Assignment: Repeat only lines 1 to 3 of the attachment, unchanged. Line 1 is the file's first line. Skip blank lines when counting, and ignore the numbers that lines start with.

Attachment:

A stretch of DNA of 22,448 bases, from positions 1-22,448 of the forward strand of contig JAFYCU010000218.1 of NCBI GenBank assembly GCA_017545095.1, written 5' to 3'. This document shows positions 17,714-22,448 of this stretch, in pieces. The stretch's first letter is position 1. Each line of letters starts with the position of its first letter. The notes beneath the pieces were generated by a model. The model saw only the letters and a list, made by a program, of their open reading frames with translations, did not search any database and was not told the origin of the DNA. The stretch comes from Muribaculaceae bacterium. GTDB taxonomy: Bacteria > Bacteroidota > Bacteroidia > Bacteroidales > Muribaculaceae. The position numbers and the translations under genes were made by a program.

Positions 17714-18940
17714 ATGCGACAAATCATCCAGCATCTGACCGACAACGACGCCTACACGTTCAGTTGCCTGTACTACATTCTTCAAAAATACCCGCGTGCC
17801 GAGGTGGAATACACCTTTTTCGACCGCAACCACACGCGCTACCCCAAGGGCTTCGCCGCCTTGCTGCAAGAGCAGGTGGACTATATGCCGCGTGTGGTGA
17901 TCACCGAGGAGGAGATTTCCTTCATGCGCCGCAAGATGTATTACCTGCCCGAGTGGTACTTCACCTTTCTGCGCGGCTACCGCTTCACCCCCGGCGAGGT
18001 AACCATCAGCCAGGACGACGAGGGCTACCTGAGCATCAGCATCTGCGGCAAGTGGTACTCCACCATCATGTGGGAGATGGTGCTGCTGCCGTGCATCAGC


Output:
A stretch of DNA of 22,448 bases, from positions 1-22,448 of the forward strand of contig JAFYCU010000218.1 of NCBI GenBank assembly GCA_017545095.1, written 5' to 3'. This document shows positions 17,714-22,448 of this stretch, in pieces. The stretch's first letter is position 1. Each line of letters starts with the position of its first letter. The notes beneath the pieces were generated by a model. The model saw only the letters and a list, made by a program, of their open reading frames with translations, did not search any database and was not told the origin of the DNA. The stretch comes from Muribaculaceae bacterium. GTDB taxonomy: Bacteria > Bacteroidota > Bacteroidia > Bacteroidales > Muribaculaceae. The position numbers and the translations under genes were made by a program.

Positions 17714-18940
17714 ATGCGACAAATCATCCAGCATCTGACCGACAACGACGCCTACACGTTCAGTTGCCTGTACTACATTCTTCAAAAATACCCGCGTGCC